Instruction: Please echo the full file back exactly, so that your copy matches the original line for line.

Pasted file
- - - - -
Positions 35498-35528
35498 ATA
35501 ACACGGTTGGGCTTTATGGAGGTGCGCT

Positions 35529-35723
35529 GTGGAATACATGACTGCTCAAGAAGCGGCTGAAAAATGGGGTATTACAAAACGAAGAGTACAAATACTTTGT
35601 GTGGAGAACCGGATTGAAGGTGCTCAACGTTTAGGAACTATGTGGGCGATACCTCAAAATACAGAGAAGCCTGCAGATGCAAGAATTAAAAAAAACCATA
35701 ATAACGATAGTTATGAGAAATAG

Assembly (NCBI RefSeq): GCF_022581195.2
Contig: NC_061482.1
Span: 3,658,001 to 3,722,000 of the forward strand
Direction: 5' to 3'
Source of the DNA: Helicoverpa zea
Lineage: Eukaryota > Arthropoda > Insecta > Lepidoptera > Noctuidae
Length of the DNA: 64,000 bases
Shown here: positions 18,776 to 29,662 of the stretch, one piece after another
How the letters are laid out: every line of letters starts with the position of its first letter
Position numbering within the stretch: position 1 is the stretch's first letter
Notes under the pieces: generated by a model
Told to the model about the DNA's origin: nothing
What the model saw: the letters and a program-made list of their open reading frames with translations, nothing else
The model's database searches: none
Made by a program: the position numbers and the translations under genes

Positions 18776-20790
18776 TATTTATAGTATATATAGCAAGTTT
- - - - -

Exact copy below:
Positions 35498-35528
35498 ATA
35501 ACACGGTTGGGCTTTATGGAGGTGCGCT

Positions 35529-35723
35529 GTGGAATACATGACTGCTCAAGAAGCGGCTGAAAAATGGGGTATTACAAAACGAAGAGTACAAATACTTTGT
35601 GTGGAGAACCGGATTGAAGGTGCTCAACGTTTAGGAACTATGTGGGCGATACCTCAAAATACAGAGAAGCCTGCAGATGCAAGAATTAAAAAAAACCATA
35701 ATAACGATAGTTATGAGAAATAG

Assembly (NCBI RefSeq): GCF_022581195.2
Contig: NC_061482.1
Span: 3,658,001 to 3,722,000 of the forward strand
Direction: 5' to 3'
Source of the DNA: Helicoverpa zea
Lineage: Eukaryota > Arthropoda > Insecta > Lepidoptera > Noctuidae
Length of the DNA: 64,000 bases
Shown here: positions 18,776 to 29,662 of the stretch, one piece after another
How the letters are laid out: every line of letters starts with the position of its first letter
Position numbering within the stretch: position 1 is the stretch's first letter
Notes under the pieces: generated by a model
Told to the model about the DNA's origin: nothing
What the model saw: the letters and a program-made list of their open reading frames with translations, nothing else
The model's database searches: none
Made by a program: the position numbers and the translations under genes

Positions 18776-20790
18776 TATTTATAGTATATATAGCAAGTTT